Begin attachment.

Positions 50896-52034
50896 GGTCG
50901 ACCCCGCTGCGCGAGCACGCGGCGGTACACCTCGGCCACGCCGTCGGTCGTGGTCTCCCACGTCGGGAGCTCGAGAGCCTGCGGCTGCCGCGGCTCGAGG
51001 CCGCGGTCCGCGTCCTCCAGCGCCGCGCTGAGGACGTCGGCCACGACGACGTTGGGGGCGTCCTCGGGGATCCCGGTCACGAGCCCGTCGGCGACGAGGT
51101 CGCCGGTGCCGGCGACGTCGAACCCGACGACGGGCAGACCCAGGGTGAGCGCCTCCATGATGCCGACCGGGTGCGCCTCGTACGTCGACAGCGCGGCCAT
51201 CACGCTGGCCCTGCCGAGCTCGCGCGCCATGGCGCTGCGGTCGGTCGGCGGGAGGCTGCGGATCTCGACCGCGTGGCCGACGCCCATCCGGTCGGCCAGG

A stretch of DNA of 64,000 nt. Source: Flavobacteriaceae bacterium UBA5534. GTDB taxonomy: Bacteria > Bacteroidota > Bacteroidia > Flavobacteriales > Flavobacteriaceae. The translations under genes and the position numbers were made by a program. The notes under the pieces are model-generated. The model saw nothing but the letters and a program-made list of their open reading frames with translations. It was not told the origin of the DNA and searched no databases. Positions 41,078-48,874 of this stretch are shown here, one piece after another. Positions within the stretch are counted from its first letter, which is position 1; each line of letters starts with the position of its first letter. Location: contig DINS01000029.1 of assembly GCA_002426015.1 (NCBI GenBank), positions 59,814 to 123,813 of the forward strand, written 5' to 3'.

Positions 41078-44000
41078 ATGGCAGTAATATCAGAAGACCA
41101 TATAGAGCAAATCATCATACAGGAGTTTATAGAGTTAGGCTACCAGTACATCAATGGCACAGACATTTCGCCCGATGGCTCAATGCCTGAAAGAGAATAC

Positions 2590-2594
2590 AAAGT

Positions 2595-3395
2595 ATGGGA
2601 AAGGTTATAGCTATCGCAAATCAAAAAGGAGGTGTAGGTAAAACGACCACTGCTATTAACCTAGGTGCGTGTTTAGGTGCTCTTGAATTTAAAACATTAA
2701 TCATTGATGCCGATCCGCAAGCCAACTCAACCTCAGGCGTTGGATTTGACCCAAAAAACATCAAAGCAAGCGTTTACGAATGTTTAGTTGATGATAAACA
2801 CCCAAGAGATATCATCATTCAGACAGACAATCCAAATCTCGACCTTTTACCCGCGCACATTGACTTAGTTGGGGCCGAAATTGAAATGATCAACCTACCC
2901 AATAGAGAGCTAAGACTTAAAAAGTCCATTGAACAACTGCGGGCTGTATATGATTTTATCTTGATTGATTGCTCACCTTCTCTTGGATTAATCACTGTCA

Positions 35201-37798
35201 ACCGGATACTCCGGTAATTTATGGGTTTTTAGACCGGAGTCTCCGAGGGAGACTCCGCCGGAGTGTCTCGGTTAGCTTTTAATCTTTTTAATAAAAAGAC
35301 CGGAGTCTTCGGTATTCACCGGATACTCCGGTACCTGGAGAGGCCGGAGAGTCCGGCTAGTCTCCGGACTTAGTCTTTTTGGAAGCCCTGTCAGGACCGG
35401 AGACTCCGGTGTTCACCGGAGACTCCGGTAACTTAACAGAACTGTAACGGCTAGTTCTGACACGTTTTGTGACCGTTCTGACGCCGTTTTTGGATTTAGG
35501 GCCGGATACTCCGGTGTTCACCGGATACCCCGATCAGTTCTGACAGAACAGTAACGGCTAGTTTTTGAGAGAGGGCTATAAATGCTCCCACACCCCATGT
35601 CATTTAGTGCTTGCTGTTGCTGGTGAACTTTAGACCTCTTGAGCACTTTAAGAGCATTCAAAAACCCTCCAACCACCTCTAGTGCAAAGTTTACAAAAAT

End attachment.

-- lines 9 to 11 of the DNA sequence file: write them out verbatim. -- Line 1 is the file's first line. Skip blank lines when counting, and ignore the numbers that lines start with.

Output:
41078 ATGGCAGTAATATCAGAAGACCA
41101 TATAGAGCAAATCATCATACAGGAGTTTATAGAGTTAGGCTACCAGTACATCAATGGCACAGACATTTCGCCCGATGGCTCAATGCCTGAAAGAGAATAC

Positions 2590-2594